Madhuri reviews Arjava’s latest book. She writes: “This is a playful, loving, happy person, and his understanding of his luck at meeting Osho runs through the whole book like a river.”
Still… Here and Now
Growing Wings in Osho’s Garden
by Frank Arjava Petter
Paperback, 359 pages, 6×0.82×9″
Independently published (October 20, 2022)
Available from Amazon
This is a book of such intrinsic power that I want to do justice to it. So, before beginning to write about what I have read… I want to read in another way too.
Sitting on my couch, I align myself, close my eyes, go inside for a moment. Then I pick up the book and, in a relaxed way, hold it in my hands.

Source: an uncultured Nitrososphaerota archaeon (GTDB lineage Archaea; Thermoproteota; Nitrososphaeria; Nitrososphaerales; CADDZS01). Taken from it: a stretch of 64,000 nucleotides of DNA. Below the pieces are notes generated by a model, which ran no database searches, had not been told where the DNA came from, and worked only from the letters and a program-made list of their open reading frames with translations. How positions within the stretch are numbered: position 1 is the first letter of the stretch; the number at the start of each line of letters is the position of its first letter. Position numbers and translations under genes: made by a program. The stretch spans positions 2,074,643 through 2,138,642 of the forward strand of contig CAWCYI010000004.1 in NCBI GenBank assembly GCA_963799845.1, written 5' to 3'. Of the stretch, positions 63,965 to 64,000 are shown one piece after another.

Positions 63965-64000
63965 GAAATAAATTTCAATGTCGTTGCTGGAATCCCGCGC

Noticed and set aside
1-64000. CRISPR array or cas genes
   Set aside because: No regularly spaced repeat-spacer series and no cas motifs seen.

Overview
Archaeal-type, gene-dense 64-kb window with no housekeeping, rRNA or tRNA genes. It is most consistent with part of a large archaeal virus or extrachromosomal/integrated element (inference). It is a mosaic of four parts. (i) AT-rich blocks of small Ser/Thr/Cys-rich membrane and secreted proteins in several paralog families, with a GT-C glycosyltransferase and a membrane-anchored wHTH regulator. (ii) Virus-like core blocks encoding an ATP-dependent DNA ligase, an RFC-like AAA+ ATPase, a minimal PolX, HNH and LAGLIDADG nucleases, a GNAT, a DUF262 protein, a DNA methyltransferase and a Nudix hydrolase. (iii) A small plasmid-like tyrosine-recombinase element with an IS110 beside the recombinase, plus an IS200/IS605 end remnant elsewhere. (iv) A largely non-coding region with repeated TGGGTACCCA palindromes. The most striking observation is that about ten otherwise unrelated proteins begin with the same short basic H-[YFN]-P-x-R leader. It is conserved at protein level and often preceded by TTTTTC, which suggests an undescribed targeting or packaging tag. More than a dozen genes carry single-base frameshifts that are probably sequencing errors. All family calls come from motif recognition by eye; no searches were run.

First I get a feeling of something grand and strong. A moment later I see a genie coming out of a bottle: a force of life that is going to climb up the tree of itself, higher and higher – propelled and fuelled by its own very force of life.
My body takes a huge sigh, and arrives in itself again, more deeply, here on the couch. Still holding the book:
Next I get a sense of falling, and I see a picture of this same tree, having fallen into the depths of the ocean, where still it is vertical; and it is hollow, and filled with the sea, and it is simply… down inside. I take a little jump out of ‘me’ and into this depthy place… and something wonderful is here: a trust, simple and profound, that allows this being to let go – maybe a little scared, maybe amazed, but laughing too – because it is wonderful, wonderful, to feel the ocean pulling gently at you, taking you you know not where; maybe dissolving you, bit by bit – sloshing you about. It’s like being a kid on a ride in a fun fair – your stomach falls, but you are delighted! There is excitement… What is next?